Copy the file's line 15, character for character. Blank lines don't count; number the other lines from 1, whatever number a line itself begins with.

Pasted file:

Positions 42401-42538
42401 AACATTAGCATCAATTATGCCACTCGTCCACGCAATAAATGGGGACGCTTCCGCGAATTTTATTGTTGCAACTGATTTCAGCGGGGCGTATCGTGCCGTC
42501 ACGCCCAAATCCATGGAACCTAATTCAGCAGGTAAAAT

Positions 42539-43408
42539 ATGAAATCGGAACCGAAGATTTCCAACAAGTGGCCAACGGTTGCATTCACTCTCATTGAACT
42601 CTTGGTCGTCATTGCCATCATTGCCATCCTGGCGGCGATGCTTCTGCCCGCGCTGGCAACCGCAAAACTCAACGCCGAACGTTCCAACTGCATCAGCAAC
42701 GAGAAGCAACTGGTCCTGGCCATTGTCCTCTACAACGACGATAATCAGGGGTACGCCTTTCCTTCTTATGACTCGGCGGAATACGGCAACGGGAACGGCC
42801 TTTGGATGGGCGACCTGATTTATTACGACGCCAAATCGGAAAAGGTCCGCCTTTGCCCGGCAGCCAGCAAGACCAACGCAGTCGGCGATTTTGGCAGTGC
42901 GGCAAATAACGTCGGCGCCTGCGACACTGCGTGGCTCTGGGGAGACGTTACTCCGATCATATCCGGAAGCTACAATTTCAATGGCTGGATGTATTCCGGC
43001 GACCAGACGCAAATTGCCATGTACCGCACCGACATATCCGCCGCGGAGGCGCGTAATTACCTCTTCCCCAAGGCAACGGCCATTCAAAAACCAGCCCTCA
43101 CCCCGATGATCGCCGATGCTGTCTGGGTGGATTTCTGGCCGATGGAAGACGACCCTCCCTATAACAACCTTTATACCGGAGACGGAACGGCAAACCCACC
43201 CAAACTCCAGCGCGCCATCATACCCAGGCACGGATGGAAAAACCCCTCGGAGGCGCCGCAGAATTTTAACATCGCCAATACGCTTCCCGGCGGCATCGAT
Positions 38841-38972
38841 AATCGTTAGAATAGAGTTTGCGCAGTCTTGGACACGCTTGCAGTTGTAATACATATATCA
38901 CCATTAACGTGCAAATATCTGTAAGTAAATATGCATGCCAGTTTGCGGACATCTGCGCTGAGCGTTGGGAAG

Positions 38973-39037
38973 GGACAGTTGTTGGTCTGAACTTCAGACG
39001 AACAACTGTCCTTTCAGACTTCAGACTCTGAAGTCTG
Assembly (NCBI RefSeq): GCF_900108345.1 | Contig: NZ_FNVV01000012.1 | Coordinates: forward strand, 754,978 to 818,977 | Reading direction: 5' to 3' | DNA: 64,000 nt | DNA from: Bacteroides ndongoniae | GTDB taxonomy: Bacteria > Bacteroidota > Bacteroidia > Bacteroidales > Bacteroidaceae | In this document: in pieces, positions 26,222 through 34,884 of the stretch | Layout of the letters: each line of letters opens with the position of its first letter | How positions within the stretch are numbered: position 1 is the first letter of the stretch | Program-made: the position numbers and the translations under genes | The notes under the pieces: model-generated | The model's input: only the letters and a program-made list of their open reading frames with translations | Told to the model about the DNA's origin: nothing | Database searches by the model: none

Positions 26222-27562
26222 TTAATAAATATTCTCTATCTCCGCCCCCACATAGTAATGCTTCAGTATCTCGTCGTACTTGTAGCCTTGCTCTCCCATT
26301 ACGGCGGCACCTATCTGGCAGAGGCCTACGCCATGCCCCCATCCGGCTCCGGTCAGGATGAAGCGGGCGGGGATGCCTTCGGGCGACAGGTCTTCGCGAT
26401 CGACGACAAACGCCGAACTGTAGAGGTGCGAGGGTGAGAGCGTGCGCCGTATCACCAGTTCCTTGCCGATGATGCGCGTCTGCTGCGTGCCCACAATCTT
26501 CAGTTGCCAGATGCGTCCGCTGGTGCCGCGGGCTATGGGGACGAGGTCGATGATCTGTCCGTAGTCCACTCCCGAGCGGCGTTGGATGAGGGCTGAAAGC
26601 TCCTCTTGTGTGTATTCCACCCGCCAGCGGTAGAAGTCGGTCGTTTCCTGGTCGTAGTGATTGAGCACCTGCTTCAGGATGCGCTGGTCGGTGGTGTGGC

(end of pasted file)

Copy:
38901 CCATTAACGTGCAAATATCTGTAAGTAAATATGCATGCCAGTTTGCGGACATCTGCGCTGAGCGTTGGGAAG